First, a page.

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Cave Matures Without Mellowing Out

Nick Cave and The Bad Seeds
Chicago Theatre
Chicago, IL
April 26, 2002
Nick Cave and the Bad Seeds
Nick Cave and the Bad Seeds

Review and Photo by Tony Bonyata

On his last couple of albums it may appear to the casual observer that Nick Cave, cofounder of the volatile early '80s punk act The Birthday Party, may be mellowing out, but judging from his fervent performance last Friday night at the Chicago Theater (originally scheduled last September but postponed due to the terrorist attacks) this was a man who still possessed all of the power, passion and anger of his younger self.
Nick Cave Although the show featured many of the same songs performed on his stop through Chicago earlier last year, there was quite a different tone to these numbers now. While he executed his entire last stint behind a grand piano with a stripped down trio, Cave's performance last Friday saw him as a potent frontman working his faithful believers into a frenzy like an impassioned southern Baptist preacher.
Bringing along his longtime 7-piece band The Bad Seeds, featuring former Birthday Party guitarist Mick Harvey, violinist extraordinaire Warren Ellis and former Einsturzende Neubauten deconstructionist / guitarist Blixa Bargeld, the rail thin Cave, clad in black trousers, green velvet jacket and perpetual cigarette, ran through the lion's share of his latest album No More Shall We Part, while interjecting older favorites such as "Do You Love Me," the deliciously sinister "Red Right Hand," "The Ship Song" and "The Mercy Seat," a song which told the tale of man awaiting the electric chair, which Johnny Cash (a man who also knows a thing or two about a good murder ballad) covered on his last album.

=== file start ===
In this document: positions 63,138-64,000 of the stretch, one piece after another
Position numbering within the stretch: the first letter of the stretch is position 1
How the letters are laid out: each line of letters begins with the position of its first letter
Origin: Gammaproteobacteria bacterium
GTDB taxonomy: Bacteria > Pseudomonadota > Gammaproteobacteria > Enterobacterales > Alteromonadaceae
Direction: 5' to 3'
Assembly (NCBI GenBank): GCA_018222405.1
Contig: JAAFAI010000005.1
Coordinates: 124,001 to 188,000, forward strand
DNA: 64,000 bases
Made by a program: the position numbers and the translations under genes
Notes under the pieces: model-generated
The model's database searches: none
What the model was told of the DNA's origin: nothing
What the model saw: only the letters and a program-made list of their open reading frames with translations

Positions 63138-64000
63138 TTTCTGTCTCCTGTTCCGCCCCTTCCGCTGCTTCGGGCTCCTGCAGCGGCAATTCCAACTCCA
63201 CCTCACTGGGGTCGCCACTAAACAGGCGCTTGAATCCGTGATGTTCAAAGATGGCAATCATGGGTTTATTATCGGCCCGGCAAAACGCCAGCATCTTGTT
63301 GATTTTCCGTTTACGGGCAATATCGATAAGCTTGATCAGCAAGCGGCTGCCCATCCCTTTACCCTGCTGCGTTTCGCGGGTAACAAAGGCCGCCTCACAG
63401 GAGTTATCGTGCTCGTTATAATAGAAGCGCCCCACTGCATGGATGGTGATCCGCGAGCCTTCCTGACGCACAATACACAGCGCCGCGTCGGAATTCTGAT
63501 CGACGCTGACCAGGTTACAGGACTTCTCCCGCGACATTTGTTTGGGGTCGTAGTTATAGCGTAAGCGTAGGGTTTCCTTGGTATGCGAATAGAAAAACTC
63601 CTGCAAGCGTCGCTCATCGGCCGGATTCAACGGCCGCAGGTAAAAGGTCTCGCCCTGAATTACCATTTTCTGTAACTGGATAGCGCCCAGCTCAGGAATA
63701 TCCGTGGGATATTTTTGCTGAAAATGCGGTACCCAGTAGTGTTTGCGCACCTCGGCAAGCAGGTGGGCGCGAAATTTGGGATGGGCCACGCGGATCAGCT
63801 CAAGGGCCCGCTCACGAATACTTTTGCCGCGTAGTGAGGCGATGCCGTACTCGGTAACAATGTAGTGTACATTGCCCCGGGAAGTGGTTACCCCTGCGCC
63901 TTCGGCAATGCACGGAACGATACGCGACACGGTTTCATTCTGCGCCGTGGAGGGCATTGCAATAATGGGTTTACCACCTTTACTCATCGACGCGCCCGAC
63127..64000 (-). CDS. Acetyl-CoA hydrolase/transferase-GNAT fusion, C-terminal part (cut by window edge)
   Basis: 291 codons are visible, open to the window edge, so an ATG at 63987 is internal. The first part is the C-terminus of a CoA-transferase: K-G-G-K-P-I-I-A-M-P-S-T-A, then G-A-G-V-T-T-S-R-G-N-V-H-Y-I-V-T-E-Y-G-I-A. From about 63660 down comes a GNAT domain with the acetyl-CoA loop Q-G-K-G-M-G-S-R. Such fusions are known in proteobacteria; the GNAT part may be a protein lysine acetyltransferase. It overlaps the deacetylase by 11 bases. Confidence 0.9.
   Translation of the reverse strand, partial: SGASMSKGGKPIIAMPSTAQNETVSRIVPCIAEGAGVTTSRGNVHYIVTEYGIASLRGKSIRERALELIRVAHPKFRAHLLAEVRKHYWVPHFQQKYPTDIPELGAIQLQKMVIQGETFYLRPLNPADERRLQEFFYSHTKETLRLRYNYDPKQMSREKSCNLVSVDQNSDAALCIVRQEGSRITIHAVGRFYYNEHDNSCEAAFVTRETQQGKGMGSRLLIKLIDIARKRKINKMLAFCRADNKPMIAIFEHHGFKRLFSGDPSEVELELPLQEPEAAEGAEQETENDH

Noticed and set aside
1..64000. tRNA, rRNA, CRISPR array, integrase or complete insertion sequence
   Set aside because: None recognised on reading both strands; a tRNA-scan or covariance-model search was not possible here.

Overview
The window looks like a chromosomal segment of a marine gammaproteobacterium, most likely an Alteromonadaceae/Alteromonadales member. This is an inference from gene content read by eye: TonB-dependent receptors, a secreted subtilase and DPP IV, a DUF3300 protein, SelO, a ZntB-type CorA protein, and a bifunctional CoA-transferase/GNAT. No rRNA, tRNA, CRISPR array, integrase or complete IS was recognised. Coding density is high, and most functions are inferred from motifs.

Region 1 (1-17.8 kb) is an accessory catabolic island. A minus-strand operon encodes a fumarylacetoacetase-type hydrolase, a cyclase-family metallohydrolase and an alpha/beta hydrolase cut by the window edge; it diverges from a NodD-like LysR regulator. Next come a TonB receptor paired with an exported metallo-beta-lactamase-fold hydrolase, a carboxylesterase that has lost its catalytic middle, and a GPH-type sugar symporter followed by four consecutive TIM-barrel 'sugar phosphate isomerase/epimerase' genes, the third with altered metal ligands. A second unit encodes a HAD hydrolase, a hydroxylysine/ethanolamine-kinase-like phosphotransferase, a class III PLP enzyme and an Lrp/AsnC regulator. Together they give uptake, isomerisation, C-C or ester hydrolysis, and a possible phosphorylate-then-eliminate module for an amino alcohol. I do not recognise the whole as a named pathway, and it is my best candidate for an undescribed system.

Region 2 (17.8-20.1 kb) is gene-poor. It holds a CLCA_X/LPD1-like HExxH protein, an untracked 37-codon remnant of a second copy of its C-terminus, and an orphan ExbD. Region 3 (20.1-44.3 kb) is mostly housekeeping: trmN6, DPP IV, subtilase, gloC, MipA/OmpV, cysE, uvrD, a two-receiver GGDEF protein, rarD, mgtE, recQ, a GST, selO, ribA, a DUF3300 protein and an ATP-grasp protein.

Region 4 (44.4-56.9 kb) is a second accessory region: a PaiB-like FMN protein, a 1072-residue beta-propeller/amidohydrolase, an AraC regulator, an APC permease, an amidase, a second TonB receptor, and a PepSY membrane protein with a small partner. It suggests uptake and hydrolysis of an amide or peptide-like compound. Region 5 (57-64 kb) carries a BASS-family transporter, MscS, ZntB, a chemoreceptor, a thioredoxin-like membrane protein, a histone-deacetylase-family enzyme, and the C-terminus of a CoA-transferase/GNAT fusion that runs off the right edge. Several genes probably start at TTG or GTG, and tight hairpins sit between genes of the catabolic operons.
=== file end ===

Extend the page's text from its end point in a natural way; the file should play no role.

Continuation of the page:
While the Bad Seeds, who haven't appeared in the States with Cave since 1994, added a quiet,velvet touch to somber numbers such as "As I Sat Sadly By Her Side," "We Came Along This Road" and the hauntingly beautiful "Lime-Tree Arbour," they also unleashed a cacophony of sonic mayhem and injected disturbing dynamics into others. Cave may have appeared possessed as he flailed and convulsed across the stage during the fierce endings of "Papa Won't Leave You, Henry" or "The Mercy Seat," but it was the thundering percussion and bombastic music from fellow Seeds that obviously fueled him to this heightened state of madness. With his back to the audience and hunched over his instrument, with legs desperately in search of dust to kick, Ellis added his frighteningly fierce violin to the heart-stopping climax of "Oh My Lord," while Bargeld stood stoically erect throughout the evening, as he calmly peppered in scary strains of noisy feedback and jarring discord.
After a mis-start on "And No More Shall We Part," Cave, now seated behind his piano, broke into "Love Letter," one of his most frail and touching compositions. Ironically, however, not everybody's idea of love was the same as Cave's, as a couple in the midst of the audience loudly argued and traded fists, shattering the tender sentiments of the number.
Saving a couple of the evening's highlights for his encores, Cave broke into two of his epic murder ballads. "This next song is a long one," Cave explained. "We always fuck this up. Well, I always fuck this up," he admitted as a hooded stagehand held cue cards for him to recite the grisly, detailed account of a woman's murderous spree on "The Curse of Millhaven." Exorcizing every last demon from the stage, the band then proceeded to tear into their own diabolical take of "Stagger Lee," one of America's earliest known folk songs.
On record Nick Cave and The Bad Seeds may be gracefully maturing, but as a live act they, thankfully, still hold onto the dangerous essence of their explosive youth.

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